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Federal Court Punts Ball Back to State Court on DOJ’s Lien Priority Suit

Posted on Aug. 16, 2016

US v Schwartz, a recent case out of a federal district court in South Carolina, highlights the question of whether parallel proceedings in state probate court should lead the district court to decline to exercise its jurisdiction under the Declaratory Judgment Act to resolve lien attachment and priority issues. It is an issue I had not considered before, and the opinion raises some questions which I am not sure how to answer. I will briefly summarize the facts and the reasons for the court’s decision to let a county probate court decide whether the US interests have priority over other creditors.

A quick summary of the facts will tee up the issue. The decedent Margaret Knapp died in 2008. At the time of her death Knapp owned two interests in South Carolina real properties, one of which as the linked obituary indicates she had moved into shortly before her death. Probate proceedings in Charleston County South Carolina commenced after she passed away.

The opinion describes multiple proceedings in probate court:

a petition in the Charleston County Probate Court to invalidate a 2008 will executed by the decedent, reinstitute a 2006 will because of undue influence, and remove co-defendant Marc Knapp as personal representative of the estate; (2) an action in the South Carolina Court of Common Pleas for Charleston County to set aside a deed to unrelated property previously owned by the decedent; (3) a second action in the South Carolina Court of Common Pleas seeking partition of the unrelated property; and (4) the appointment of Schwartz [the defendant in the federal case] as special representative of the estate.

While the estate’s personal representative filed a Form 706, the estate tax due of over $400,000 was unpaid. IRS assessed the estate tax and made demand for payment. The decedent’s estate also filed 2007 and 2008 income tax returns on behalf of Knapp, also without payment of over $150,000 in tax. IRS also assessed and made demand for payment of the income tax. The estate and income taxes remained unpaid; to ensure priority of its interest the government filed notices of federal tax lien (NFTL) in the public records of Charleston County for both the income and estate taxes.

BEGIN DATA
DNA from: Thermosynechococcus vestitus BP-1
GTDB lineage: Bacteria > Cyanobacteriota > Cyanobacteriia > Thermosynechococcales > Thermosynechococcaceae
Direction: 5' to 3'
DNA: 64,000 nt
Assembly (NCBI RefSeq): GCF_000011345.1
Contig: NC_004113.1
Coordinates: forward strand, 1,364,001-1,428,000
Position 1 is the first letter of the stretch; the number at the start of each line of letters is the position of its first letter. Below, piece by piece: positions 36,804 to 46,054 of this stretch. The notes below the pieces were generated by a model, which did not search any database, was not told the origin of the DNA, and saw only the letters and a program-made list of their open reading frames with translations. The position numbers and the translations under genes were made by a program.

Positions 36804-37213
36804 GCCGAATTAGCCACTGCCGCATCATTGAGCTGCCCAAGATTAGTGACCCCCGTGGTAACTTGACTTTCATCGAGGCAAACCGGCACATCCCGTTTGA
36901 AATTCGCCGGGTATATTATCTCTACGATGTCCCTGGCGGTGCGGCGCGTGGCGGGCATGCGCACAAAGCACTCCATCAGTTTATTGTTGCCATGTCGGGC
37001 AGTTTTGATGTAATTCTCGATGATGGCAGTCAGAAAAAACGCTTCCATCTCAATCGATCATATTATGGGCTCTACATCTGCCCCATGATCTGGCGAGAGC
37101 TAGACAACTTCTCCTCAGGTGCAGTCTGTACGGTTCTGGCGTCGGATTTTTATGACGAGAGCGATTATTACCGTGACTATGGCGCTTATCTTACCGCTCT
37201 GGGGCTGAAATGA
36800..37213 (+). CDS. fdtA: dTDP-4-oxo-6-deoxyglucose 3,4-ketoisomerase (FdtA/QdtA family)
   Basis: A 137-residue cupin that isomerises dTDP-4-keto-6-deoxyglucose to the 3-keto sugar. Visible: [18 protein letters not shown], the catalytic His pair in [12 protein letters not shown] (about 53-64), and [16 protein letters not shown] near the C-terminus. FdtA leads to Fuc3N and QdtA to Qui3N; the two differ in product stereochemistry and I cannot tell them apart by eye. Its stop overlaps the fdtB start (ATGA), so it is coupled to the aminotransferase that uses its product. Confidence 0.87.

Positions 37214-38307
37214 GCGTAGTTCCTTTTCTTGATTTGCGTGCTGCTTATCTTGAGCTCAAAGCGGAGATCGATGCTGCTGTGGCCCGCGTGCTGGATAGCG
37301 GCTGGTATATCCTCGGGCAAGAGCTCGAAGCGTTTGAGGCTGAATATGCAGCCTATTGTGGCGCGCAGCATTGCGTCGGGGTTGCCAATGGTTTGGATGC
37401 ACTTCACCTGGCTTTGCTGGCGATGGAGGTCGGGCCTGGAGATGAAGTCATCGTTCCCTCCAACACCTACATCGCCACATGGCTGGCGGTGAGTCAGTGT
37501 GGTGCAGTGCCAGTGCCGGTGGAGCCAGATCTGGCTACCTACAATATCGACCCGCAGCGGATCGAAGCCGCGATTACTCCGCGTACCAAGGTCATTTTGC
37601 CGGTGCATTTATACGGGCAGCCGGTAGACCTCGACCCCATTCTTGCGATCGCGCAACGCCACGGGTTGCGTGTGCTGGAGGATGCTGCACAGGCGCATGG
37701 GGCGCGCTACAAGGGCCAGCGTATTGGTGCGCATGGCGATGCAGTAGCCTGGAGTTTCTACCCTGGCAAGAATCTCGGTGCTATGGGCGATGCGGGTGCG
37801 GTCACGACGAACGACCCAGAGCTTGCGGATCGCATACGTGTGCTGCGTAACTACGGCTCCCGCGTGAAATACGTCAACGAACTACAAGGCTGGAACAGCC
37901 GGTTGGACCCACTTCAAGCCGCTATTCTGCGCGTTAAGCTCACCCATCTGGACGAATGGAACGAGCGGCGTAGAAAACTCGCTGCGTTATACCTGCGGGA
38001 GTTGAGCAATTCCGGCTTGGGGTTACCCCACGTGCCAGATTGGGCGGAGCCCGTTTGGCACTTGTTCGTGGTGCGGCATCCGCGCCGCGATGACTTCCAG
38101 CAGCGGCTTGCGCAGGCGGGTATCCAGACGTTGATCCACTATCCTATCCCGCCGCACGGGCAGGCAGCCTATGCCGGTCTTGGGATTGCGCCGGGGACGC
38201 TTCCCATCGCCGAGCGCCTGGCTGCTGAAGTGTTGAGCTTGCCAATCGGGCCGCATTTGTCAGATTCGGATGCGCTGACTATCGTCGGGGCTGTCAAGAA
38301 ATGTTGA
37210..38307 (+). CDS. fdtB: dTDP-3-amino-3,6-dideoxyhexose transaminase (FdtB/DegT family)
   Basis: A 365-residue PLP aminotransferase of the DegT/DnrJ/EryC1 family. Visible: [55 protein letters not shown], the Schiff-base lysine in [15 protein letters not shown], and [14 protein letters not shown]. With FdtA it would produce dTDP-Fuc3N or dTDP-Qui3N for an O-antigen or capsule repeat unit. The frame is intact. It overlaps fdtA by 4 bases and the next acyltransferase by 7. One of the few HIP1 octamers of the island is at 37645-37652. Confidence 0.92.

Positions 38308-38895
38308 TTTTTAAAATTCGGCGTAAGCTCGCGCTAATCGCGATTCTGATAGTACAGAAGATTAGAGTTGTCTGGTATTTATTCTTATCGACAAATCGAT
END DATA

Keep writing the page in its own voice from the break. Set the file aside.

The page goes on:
On the same day in 2016 that the US filed its NFTL, the estate’s personal representative Schwartz filed a Petition to Sell Real Estate and for Approval of Priority of Application of Proceeds in the Probate Court seeking an order allowing him to sell the South Carolina real properties free and clear of the United States’ tax liens.

About six weeks after Schwartz filed his petition in probate court, United States filed the action in district court, “seeking a declaratory judgment that: (1) its tax liens attach to two real properties located in Charleston County; and (2) those liens have priority over the other parties named in this action.”

The suit in federal court did not seek enforcement; rather it relates to priority and “contends that its estate tax liens have priority over claims by the special administrator Schwartz and co-defendant Marc Knapp. The United States further contends that its income tax liens for 2007 have priority over any other party’s interest in the Properties.” In the complaint the US asks the federal court to “declare that the proceeds of any sale of the subject properties be paid first to the United States to be applied in satisfaction of the Estate of Margaret Lee Knapp’s unpaid federal estate and income tax liabilities.”

About a month after filing the federal action, the US also filed a motion for injunctive relief, asking the court “to issue an injunction prohibiting Schwartz from selling the Properties unless he deposits all sale proceeds into the Court’s registry pending a final determination of the relative priorities of the parties’ interests.”

Schwartz objected claiming that the district court did not have subject matter jurisdiction and also arguing that the state court should have jurisdiction under Colorado River Water Conservation District v US. Colorado River is a 1970’s Supreme Court case which provides the basis for one of the many federal abstention doctrines that govern when a federal court should decline to proceed even if it did have subject matter jurisdiction when there is a related state court proceeding. (As an aside, for those who share an interest in mundane civil procedure doctrines as well as tax procedure, a Shriver Center on Poverty Law manual has a nice description of the various federal abstention doctrines, including the Colorado River doctrine).